“Well, if you could wish for anything besides that, then what would it be?”
Jack glanced at her as Olive hummed with confusion, saying she was thirsty under her breath.
“Really?” he asked her. Marie looked at him a moment, sensed something she didn’t like, that same odd feeling about him, and looked back to the bookcase.
“If you want to know, I wish my parents didn’t die. But tampering with time won’t fix that. Or even just thinking about it. I think we should leave now, don’t you? It’s really cold.”
Olive furrowed her brows, lifting herself from her position and walking around the empty space.
Jack sat in silence.
“Do you wanna know why?”
The girls couldn’t hear him.
He grit his teeth, slammed his fist against the wall.
The girls jumped, Marie holding a book and giving him a sour expression. Olive looked apologetic.
“I asked if you want to know why—”
“Okay, why, Jack?” Marie asked, crossing her arms.
“No one cares for each other nowadays.”
Marie rolled her eyes and went back to the bookcase.
“I mean it.” Jack stared at her back, eyes unmoving and icy.
Olive inched toward him with a calm hand. “Jack—”
“No, everyone is just fucking selfish. That’s what they are. Parents, neighbors, friends.” He lifted his arms as if making a point, shrugging off Olive harshly.
Marie looked behind her, held her ground, though her gut was now filled with dread.
“Good friends, even?”
Jack glared at her.
Marie suddenly knew.
The room was stiff, the air thick, and suddenly, there was a chill.
Marie swallowed, something sharp catching the corner of her eye. The glass shards from the broken vase. She took a step back.
“What the fuck do you know?” He spat.
Olive scurried away as he caught her gaze. “Jack, please—”
Marie took another step back. “Why don’t you tell me why you want to go back in time so bad?”
Silence. Marie felt her breath hitch.
“Why don’t you admit why you keep living in the past?”
Another step back. Jack took a step forward. It was a chase, now initiated.
Olive looked behind her. “Marie, quit it. You don’t even know what you guys are saying to each other. We’re all just tired, hungry and scared. Guys, please.”
Jack’s jaw clenched, head bent down. His hair covered his eyes, and Marie bent to pick up the shard.
“I needed to feel something,” he whispered. “God, I— just, I needed to know I was still here.” Jack looked down at his hands. He blinked. The dripping, the smell.
The boy wheezed out through his nostrils. He gulped down saliva, but his throat felt dry. Dry and itchy. He wanted to scratch at the back of his throat.
“He was my best friend,” he murmured. Olive released a horrified wail.
“Go!” Marie could barely get the word out, knocking Olive out of the way and holding up the glass shard as Jack grabbed her arm, twisting it.
“Jack, stop!” Olive screamed, then turned to Marie. “Don’t kill him, he’s sick!”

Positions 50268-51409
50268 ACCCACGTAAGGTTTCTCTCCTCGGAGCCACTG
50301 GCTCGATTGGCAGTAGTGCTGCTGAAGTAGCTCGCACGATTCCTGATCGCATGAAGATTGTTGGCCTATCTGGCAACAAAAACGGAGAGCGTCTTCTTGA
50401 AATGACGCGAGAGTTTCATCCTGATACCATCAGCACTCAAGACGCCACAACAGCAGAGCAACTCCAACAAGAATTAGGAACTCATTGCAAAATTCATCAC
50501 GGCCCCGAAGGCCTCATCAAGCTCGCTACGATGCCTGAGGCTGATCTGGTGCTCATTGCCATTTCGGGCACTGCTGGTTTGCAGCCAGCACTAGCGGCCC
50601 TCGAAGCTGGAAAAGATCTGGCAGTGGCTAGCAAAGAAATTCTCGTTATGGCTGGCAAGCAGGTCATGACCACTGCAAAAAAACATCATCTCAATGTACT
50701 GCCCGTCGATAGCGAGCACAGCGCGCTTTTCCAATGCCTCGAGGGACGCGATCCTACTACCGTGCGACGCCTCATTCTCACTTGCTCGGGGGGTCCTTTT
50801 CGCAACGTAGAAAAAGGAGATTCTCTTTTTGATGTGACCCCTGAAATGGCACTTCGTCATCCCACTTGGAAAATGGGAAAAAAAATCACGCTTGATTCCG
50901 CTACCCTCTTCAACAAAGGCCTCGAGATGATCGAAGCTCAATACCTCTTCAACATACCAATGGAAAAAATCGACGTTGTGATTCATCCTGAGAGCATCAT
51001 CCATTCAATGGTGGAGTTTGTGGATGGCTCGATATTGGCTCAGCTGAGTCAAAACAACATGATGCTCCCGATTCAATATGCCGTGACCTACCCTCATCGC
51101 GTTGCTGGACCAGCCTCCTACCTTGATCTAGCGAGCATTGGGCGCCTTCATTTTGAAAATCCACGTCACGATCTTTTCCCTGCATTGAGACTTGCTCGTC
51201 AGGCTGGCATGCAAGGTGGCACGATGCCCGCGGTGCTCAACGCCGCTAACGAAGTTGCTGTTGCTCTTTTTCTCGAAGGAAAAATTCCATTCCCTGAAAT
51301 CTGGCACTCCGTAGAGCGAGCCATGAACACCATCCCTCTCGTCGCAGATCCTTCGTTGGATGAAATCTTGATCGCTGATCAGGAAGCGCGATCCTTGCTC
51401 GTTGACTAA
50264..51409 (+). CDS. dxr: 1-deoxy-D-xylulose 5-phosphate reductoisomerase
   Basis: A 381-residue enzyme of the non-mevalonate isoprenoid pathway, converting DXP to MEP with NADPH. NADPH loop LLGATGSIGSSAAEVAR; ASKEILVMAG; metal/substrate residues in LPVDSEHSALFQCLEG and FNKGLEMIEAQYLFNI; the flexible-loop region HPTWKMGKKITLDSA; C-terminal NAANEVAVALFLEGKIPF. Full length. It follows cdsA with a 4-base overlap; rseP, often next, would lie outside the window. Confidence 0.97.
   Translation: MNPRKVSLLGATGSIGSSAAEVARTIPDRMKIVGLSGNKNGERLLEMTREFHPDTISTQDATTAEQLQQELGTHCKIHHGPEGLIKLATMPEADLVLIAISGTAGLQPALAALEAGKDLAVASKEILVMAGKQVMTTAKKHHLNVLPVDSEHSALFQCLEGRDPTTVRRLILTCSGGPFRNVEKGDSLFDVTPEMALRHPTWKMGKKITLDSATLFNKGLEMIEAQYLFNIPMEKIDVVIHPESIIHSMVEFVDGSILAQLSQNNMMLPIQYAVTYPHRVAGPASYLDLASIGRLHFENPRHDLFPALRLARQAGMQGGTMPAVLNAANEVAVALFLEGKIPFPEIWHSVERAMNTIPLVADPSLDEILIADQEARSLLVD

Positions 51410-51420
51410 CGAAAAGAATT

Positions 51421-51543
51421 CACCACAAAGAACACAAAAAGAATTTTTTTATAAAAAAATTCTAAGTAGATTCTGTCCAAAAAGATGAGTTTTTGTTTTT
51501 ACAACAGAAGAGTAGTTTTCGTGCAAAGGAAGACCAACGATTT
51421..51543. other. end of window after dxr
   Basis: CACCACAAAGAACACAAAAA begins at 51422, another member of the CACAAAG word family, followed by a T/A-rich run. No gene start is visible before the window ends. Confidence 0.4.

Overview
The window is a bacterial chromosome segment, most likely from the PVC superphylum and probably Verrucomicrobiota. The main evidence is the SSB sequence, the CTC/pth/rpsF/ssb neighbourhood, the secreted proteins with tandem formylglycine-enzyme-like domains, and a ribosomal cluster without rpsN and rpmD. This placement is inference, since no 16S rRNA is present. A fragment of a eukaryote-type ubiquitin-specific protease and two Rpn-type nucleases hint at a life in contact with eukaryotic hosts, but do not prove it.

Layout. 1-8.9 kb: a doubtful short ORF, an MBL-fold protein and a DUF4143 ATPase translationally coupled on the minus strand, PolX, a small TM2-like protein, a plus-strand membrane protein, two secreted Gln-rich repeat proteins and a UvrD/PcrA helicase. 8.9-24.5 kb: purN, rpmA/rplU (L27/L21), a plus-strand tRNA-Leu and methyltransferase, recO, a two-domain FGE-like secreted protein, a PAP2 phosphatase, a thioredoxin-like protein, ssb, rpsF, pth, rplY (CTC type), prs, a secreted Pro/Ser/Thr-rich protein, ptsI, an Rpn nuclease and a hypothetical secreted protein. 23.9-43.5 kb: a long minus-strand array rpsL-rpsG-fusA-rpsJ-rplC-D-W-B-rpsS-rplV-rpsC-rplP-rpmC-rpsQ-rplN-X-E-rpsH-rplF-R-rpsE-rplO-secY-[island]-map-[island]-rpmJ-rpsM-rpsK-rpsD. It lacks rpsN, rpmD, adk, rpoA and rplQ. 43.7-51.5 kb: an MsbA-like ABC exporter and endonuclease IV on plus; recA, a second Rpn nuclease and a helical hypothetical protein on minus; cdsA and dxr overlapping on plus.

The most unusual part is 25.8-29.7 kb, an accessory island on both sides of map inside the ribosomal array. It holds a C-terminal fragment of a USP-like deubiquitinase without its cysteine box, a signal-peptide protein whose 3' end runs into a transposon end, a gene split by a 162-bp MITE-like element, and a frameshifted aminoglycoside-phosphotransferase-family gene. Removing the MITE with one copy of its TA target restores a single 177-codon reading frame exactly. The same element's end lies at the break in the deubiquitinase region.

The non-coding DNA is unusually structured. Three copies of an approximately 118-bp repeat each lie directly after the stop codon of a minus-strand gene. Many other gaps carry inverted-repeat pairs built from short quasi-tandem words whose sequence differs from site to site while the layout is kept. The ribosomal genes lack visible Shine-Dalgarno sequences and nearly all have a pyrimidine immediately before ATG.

Marie yelled out as Jack’s grip grew stronger.
She breathed hard, in quick gasps, looking around her frantically, then used her leg to kick up, pushing him back against the bookshelves but only stunning him momentarily. It was enough time to grab the shard again, holding it against his throat.
“What are you doing with that?” he barked, eyes wild. “You want to kill me? You wanna walk out of here a killer? Look at your fucking self in the mirror and not like what you see? You don’t. You don’t want that.”
“Shut up!” Marie shouted. She could feel her arm shaking. “I know what you did. I saw it when he turned to leave.” She could see the image of Noah’s head, a gash at the back, red splotches tangled in his brown hair as he disappeared into the hall.
“I know what you did,” she whispered.
Jack could only laugh, shaking his head at Marie slowly. “What I did?”
Marie swallowed, held her ground, though the nape of her neck grew goosebumps. The room was too quiet.
Jack whispered. “You— what, you think I could— you think I could do that by myself? Get him alone, get rid of the body, clean it up? I appreciate the sentiment.”
Hands gripped her neck, and Marie flung her elbow back, clutching the shard tight in her bleeding fist. No use. There were two against one. No use.
As her head hit the wall, her vision was dazed, and she knew it was the end. The cold wrapped around her body. Lights clouded her vision. Blue and red lights. Swirling and ringing sounds and a cold, cold chill. And tufts of brown hair. And then, darkness.
“How far do you actually think I’m willing to go?”
The girls stared at each other with suspicion.
Marie felt her gut scuttle and her hands twitch, wanted to sit down, but held her ground against her sister, who stood with a calm, narrow gaze.
She gave Marie a heavy look. A haunting one.
“Answer me,” Marie said.
Naomi moved her eyes to the wall beside them, shrugged her shoulders.
“Honestly, I don’t know what you’re capable of anymore, Marie—”
“I can’t believe you.” Marie felt herself shaking, reached numbly for her keys. Naomi placed her hand on them first.
“You know I’m not just being dramatic. You know what you’ve been doing. You know— don’t give me that look, okay? You absolutely know what I’m talking about.”